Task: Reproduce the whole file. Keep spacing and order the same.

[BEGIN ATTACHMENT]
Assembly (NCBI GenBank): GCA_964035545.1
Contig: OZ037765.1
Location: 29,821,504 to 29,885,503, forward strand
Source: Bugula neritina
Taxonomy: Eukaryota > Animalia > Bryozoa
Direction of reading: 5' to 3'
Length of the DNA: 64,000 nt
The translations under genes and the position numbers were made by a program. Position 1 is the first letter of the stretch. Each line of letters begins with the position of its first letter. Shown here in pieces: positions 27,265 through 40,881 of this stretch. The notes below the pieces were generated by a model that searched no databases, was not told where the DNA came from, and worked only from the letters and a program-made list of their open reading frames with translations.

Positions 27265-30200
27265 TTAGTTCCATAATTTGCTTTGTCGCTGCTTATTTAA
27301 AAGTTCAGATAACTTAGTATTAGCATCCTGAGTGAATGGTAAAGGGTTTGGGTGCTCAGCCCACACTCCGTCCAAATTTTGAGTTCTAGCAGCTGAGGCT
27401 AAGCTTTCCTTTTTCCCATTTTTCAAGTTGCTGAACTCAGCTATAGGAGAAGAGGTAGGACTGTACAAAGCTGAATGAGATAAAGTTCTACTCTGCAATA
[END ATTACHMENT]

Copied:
Assembly (NCBI GenBank): GCA_964035545.1
Contig: OZ037765.1
Location: 29,821,504 to 29,885,503, forward strand
Source: Bugula neritina
Taxonomy: Eukaryota > Animalia > Bryozoa
Direction of reading: 5' to 3'
Length of the DNA: 64,000 nt
The translations under genes and the position numbers were made by a program. Position 1 is the first letter of the stretch. Each line of letters begins with the position of its first letter. Shown here in pieces: positions 27,265 through 40,881 of this stretch. The notes below the pieces were generated by a model that searched no databases, was not told where the DNA came from, and worked only from the letters and a program-made list of their open reading frames with translations.

Positions 27265-30200
27265 TTAGTTCCATAATTTGCTTTGTCGCTGCTTATTTAA
27301 AAGTTCAGATAACTTAGTATTAGCATCCTGAGTGAATGGTAAAGGGTTTGGGTGCTCAGCCCACACTCCGTCCAAATTTTGAGTTCTAGCAGCTGAGGCT
27401 AAGCTTTCCTTTTTCCCATTTTTCAAGTTGCTGAACTCAGCTATAGGAGAAGAGGTAGGACTGTACAAAGCTGAATGAGATAAAGTTCTACTCTGCAATA